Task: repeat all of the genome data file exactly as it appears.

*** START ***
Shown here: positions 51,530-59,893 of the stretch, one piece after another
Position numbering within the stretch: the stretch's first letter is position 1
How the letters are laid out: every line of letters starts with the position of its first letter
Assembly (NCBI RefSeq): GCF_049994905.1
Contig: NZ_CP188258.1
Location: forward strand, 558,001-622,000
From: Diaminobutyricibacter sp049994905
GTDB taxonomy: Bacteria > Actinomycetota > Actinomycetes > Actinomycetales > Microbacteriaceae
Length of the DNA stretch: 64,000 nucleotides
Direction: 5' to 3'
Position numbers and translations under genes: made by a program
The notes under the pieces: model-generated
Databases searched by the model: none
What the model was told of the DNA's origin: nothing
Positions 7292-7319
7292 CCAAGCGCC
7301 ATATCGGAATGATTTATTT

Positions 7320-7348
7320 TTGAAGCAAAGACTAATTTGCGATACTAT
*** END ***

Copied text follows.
Shown here: positions 51,530-59,893 of the stretch, one piece after another
Position numbering within the stretch: the stretch's first letter is position 1
How the letters are laid out: every line of letters starts with the position of its first letter
Assembly (NCBI RefSeq): GCF_049994905.1
Contig: NZ_CP188258.1
Location: forward strand, 558,001-622,000
From: Diaminobutyricibacter sp049994905
GTDB taxonomy: Bacteria > Actinomycetota > Actinomycetes > Actinomycetales > Microbacteriaceae
Length of the DNA stretch: 64,000 nucleotides
Direction: 5' to 3'
Position numbers and translations under genes: made by a program
The notes under the pieces: model-generated
Databases searched by the model: none
What the model was told of the DNA's origin: nothing
Positions 7292-7319
7292 CCAAGCGCC
7301 ATATCGGAATGATTTATTT

Positions 7320-7348
7320 TTGAAGCAAAGACTAATTTGCGATACTAT